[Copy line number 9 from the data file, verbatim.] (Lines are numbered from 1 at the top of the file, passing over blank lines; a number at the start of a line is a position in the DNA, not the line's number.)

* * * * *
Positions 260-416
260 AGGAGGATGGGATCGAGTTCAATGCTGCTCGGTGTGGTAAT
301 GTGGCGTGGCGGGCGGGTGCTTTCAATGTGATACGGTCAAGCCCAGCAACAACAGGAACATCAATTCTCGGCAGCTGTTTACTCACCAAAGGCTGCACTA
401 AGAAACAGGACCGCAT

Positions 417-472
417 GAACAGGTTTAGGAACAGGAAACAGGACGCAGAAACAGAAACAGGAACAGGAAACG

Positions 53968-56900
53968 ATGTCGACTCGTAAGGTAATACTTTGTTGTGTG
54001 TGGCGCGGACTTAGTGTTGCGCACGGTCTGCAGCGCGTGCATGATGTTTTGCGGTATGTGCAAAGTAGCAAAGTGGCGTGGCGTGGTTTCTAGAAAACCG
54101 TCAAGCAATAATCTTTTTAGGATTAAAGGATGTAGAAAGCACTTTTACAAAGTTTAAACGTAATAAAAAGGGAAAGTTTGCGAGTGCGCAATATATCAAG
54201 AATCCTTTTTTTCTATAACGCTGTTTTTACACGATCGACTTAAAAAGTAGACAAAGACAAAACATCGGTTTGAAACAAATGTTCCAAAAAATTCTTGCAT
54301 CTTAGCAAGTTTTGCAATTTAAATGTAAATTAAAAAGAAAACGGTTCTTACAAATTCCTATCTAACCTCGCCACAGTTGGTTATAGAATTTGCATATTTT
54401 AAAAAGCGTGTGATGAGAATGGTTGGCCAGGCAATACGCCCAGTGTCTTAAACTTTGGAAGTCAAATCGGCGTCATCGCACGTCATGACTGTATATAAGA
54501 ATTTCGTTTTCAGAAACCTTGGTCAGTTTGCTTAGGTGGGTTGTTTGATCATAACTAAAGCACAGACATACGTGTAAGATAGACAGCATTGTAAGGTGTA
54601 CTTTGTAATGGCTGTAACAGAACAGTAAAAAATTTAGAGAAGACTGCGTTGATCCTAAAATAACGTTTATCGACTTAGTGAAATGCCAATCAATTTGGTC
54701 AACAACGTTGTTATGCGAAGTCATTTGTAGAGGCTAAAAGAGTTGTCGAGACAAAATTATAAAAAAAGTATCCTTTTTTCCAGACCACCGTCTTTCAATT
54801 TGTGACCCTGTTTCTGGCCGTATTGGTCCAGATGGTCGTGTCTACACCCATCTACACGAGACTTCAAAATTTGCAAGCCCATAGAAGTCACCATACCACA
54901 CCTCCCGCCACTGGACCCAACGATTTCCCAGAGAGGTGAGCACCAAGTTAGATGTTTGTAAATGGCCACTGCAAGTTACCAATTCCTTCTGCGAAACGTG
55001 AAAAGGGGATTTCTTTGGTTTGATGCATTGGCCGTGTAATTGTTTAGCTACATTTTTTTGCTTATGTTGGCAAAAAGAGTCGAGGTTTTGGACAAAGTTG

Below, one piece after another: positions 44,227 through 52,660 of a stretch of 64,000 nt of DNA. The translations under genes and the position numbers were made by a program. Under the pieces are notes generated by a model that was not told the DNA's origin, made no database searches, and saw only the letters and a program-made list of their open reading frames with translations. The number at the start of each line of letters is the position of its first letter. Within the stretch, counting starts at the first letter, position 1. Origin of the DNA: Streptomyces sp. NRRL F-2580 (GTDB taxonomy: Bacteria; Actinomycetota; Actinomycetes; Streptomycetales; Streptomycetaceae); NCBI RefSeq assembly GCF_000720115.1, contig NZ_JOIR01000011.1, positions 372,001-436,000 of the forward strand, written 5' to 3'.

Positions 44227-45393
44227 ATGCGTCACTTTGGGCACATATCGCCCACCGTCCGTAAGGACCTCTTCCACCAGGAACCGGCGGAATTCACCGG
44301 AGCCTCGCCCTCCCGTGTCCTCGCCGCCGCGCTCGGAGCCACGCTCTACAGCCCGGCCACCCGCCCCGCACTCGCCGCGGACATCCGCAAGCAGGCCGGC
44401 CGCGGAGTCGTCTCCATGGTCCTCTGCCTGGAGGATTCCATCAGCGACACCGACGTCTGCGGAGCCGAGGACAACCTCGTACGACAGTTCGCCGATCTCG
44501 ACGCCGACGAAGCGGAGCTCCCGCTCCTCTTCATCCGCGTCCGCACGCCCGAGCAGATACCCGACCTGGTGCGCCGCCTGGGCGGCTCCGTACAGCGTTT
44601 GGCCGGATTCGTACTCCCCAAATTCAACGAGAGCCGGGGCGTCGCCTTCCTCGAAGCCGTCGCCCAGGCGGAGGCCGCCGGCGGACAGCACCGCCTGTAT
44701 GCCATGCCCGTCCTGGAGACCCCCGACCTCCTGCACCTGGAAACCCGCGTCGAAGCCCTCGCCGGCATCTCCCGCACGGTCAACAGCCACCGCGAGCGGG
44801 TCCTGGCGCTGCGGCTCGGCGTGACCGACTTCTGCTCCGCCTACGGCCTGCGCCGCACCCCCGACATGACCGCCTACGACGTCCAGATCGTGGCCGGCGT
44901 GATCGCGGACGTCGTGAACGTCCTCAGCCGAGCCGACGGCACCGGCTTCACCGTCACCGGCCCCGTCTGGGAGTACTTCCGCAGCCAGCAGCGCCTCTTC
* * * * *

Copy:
54001 TGGCGCGGACTTAGTGTTGCGCACGGTCTGCAGCGCGTGCATGATGTTTTGCGGTATGTGCAAAGTAGCAAAGTGGCGTGGCGTGGTTTCTAGAAAACCG